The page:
By Raymond Douglas Chong, AsAmNews Staff Writerwith graphics from Rhiannon Koh
Six decades ago, in 1961, systemic segregation darkly dominated the Deep South of America.
Police officers, along with with the courts, brutally enforced the Jim Crow laws. These laws segregated and disenfranchised African Americans to preserve the racial order as an institution. The laws mandated segregation of schools, parks, libraries, drinking fountains, restrooms, buses, trains, and restaurants. The Ku Klux Klan, a White supremacist group, terrorized Africans and Jews, across the South.
The United States Supreme Court decided and Interstate Commerce Commission ruled that segregated public buses were unconstitutional. The Southern states ignored the federal decisions and rulings. The federal government did not enforce them.
Midst the growing Civil Rights Movement, Freedom Riders were civil right activists, Africans and Whites, mostly students, who challenged the racial status quo. They rode Interstate buses in the South. Congress of Racial Equality (CORE) and Student Nonviolent Coordinating Committee (SNCC) sponsored the Freedom Rides. They were trained in nonviolence tactics.
From May 4 to December 10, 1961, the Freedom Riders rode over 60 Freedom Rides. They suffered ugly mob violence. White mobs assaulted them, while the police officers conspired with Ku Klux Klan. Americans were shocked by the vicious civil unrest on segregation in the Deep South.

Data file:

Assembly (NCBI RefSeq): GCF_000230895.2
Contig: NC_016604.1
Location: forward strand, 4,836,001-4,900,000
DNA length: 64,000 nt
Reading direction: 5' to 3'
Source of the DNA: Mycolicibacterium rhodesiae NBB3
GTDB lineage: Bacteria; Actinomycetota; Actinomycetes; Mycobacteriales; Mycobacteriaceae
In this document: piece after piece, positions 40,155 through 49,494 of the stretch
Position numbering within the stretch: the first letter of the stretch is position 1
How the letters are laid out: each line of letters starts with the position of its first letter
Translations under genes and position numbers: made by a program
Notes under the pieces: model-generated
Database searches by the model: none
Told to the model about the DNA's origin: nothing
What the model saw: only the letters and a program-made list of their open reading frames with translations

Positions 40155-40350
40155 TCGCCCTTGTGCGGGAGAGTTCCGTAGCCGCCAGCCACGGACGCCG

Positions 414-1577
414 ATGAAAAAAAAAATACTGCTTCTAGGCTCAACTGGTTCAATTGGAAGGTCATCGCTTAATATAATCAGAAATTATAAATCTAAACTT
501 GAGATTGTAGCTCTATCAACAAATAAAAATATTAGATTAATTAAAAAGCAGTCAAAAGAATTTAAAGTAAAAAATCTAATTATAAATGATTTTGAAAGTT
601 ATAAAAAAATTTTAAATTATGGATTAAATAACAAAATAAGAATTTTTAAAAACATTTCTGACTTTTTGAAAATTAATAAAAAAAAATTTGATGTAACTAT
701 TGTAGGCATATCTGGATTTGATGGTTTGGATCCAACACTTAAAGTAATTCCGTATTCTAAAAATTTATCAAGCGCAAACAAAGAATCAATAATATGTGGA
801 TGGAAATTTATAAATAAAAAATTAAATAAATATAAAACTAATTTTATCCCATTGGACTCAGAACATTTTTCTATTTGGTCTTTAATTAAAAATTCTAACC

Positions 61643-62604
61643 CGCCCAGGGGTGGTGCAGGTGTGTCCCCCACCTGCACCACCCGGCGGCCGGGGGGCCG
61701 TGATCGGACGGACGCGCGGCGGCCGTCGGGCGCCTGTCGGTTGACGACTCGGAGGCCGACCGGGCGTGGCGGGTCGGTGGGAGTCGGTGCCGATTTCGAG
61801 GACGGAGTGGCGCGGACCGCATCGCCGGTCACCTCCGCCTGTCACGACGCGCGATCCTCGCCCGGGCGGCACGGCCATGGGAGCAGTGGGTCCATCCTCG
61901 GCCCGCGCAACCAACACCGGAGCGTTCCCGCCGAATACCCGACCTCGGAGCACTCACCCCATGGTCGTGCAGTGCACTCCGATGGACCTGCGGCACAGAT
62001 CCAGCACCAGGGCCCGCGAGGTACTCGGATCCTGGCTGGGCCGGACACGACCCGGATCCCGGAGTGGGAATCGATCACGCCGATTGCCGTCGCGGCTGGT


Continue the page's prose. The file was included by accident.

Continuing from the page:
Raymond Arsenault, Freedom Riders : 1961 and the Struggle for Racial Justice, wrote their history. He reported 436 Freedom Riders: 230 Americans, 204 Whites, 1 Asian, and 1 Asian American.
The Asian American Freedom Rider
As Jackson, Mississippi, Mary Magdalene Harrison was a student at Tougaloo College. Born in the Philippines, she was adopted and raised in an Asian American military family.
On June 23, 1961, Mary participated in the Freedom Ride at Trailways terminal at Jackson. At the waiting room, police officers arrested Mary, along with Elnora Price, Thomas Armstrong, and Joseph Ross.
In a 2011 interview, Mary remembered the her Freedom Ride:
On November 1, 1961, Interstate Commerce Commission ruled to prohibit segregation in interstate transit terminals. Passengers can sit anywhere on interstate buses and trains. Freedom Rides inspired rural southern Africans to use civil disobedience as a strategy for regaining their civil rights. Three years after the Freedom Rides, Congress enacted the United States Civil Rights Act of 1964. It outlawed segregation in public facilities across America.
For Mary Magdalene Harrison, she married Gene Lee. Mary pursued a career in education. She became principal at Boyd Elementary School in Jackson. Mary and Gene raised three children. Angelique C. Lee, daughter, serves on the Jackson City Council. Mary died on September 26, 2016, at age 77.
Fred Clark, a fellow Freedom Rider, recalled:.
Asian Americans will proudly remember Mary Magdalene Harrison as our Freedom Rider of 1961.